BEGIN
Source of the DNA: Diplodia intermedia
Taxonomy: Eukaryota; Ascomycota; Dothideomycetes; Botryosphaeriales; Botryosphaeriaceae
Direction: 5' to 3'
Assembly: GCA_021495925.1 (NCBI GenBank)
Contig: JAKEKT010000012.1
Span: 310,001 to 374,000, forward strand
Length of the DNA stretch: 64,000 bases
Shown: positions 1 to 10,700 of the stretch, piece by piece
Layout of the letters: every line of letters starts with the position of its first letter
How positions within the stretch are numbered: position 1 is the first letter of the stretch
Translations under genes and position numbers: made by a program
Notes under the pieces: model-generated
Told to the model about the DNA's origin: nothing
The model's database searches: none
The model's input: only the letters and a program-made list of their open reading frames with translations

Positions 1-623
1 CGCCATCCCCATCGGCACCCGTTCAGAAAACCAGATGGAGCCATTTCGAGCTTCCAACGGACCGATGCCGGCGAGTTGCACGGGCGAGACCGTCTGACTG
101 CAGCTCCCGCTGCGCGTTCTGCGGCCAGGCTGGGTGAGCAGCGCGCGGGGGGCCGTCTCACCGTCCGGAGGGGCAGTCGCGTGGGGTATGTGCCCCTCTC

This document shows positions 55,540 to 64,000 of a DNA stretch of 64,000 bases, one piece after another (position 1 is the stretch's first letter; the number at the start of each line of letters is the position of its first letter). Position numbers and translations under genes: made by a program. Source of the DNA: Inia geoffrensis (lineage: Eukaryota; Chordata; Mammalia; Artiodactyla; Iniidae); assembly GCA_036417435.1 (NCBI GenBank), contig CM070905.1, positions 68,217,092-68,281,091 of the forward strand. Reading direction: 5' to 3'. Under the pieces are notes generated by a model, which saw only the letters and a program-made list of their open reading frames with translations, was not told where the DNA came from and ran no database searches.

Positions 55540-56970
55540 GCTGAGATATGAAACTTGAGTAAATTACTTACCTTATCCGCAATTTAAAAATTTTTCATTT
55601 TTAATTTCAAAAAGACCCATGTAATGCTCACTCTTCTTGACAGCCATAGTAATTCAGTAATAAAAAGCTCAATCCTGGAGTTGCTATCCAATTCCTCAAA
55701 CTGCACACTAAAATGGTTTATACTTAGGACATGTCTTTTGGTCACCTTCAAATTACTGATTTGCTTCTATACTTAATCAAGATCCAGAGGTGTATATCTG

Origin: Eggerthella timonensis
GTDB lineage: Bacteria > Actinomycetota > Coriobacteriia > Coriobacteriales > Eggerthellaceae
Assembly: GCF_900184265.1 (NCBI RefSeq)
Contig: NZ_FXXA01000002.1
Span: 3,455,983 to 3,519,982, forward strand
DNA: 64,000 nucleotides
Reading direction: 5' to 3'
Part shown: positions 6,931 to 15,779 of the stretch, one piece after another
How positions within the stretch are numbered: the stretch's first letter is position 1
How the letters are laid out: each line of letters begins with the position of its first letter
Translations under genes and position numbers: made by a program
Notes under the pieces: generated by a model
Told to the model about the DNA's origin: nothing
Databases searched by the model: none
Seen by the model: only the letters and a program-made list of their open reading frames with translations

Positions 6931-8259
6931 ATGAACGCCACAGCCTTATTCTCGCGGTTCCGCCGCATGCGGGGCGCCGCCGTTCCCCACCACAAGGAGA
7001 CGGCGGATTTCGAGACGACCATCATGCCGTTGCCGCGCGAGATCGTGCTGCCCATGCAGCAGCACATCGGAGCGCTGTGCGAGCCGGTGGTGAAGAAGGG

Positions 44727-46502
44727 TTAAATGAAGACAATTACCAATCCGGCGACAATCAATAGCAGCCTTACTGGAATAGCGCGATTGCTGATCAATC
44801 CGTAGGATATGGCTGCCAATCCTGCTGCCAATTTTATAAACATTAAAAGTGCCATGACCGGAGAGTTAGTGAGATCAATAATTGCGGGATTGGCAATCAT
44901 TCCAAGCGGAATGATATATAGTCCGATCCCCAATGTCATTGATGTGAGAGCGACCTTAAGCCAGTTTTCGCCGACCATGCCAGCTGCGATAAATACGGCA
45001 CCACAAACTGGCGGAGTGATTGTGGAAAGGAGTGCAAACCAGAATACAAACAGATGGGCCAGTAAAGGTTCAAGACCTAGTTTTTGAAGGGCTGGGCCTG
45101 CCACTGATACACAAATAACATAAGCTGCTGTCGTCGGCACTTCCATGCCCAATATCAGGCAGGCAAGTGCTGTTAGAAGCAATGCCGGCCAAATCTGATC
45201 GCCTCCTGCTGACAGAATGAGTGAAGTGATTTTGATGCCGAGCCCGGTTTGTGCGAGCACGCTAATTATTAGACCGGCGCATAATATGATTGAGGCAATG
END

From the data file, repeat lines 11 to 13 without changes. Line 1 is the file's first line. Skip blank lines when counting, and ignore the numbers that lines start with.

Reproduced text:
Translations under genes and position numbers: made by a program
Notes under the pieces: model-generated
Told to the model about the DNA's origin: nothing